Born: 7 November, 1598 in Fuente de Cantos
Died: 27 August, 1664
Movement: Spanish Baroque
Patrons: Philip IV of Spain, Diego Velazquez
Where is his birthday party? In Seville near Alcazar, the royal palace.
Gift idea? How about a bowl of oranges, three lemons, a glass of water and a rose? Beware though — these objects are probably more to Zurbaran and his friends than a refreshing snack. In deeply Catholic Counter Reformation Spain – where the artist lived – oranges and lemons were understood as representing the “fruits of paradise,” water was associated with the Catholic sacrament of Baptism, and the rose with the Virgin Mary.
Compliment his… popularity at the court of Philip IV, who, legend has it, once grasped his hand and called him “king of painters, and painter of kings.”
But don’t mention … Barolome Esteban Murillo. During the 1640’s, Murillo’s sweeter style gained popularity over Zurbaran’s starker ascetic style, effectively ending the latter’s career.
If you were asked to paint a picture that you knew hundreds of people would look at again and again what would your approach be? Would you fill it up with lots of stuff, an eye spy in oil? Or would you make something pared down and simple?
In this image of St Serapion, Zurbaran has used simplicity and emotion to make a clear but engaging image of a difficult subject.
St Serapion was a thirteenth century Franciscan martyr. His job was ransoming Christian prisoners from the Moors. Eventually he was captured and had his throat cut, face mutilated and was left to die. And let’s face it, who wants to see that?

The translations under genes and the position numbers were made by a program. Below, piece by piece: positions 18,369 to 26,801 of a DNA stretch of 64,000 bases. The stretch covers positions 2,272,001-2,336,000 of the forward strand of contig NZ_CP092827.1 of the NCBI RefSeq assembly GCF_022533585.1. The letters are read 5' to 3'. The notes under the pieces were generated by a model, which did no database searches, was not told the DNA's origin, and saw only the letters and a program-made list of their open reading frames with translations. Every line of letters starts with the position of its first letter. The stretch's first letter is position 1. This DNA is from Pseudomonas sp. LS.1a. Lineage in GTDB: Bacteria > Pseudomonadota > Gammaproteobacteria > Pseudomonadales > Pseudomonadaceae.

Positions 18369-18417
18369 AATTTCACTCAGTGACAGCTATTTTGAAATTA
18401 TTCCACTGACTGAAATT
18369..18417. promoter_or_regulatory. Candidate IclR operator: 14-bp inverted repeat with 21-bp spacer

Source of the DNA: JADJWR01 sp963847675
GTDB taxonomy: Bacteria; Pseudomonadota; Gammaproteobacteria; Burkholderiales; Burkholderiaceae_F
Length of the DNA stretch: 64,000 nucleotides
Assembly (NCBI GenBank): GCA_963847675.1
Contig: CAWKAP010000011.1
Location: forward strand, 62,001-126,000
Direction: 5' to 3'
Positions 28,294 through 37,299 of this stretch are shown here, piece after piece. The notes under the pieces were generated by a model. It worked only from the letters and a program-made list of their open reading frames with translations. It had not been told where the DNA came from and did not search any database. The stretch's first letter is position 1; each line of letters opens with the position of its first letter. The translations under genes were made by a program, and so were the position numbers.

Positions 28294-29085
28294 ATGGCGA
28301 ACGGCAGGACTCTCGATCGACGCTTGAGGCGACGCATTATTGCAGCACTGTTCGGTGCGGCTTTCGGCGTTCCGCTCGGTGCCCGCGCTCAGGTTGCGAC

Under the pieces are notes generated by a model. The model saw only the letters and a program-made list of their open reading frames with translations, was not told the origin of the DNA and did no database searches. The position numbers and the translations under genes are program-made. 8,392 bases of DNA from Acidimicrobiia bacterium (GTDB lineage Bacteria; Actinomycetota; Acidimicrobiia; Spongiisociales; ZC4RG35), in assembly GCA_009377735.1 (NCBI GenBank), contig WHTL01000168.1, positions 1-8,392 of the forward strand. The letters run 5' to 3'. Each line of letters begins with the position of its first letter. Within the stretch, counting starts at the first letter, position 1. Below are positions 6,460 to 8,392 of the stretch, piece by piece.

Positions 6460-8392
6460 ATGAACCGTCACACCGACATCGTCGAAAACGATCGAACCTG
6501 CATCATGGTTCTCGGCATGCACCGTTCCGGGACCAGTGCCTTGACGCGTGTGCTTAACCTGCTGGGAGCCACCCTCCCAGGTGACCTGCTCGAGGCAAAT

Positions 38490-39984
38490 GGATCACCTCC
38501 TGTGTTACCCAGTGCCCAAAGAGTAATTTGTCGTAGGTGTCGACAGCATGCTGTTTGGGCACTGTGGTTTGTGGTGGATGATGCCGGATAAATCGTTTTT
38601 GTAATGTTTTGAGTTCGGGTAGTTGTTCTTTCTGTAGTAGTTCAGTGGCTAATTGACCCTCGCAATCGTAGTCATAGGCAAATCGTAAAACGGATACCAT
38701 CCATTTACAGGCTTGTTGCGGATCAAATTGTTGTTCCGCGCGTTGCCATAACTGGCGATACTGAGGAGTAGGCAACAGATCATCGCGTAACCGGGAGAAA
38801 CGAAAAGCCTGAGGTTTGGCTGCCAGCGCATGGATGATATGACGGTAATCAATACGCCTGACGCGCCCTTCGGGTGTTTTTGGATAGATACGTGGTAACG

But Zurbaran’s interpretation of the saint’s death is striking without being gruesome. Framed by a dark, uncertain background, the man in his white robes provides a strong, almost glowing focal point. Deep folds of white cloth give the painting a sense of texture and even movement. They counteract the stillness of the man’s head and his limp hands. In fact, the mass of deeply painted cloth appears strong and powerful, a solid mass in the indeterminate world of the painting.
By positioning Serapion at the centre of the composition, starting just above the knee and presenting the saint’s body so it fills the frame, Zurbaran gives the viewer something to really focus on and meditate from. Originally, the painting was commissioned by the members of a Franciscan monastery to hang in the room where they laid out the dead monks before burial.
Imagine using this image as a subject of contemplation before the burial of a man you’d lived and worked with for most of your life. It’s somber and sad, but the mass of the figure speaks to a kind of strength beyond the body of the man. This image seems to me one that would be at once suitable supernatural and suitable familiar to inspire prayers for the afterlife.
What do you think of this? What questions would you ask about it? Would you find contemplating death around it comforting or disquieting?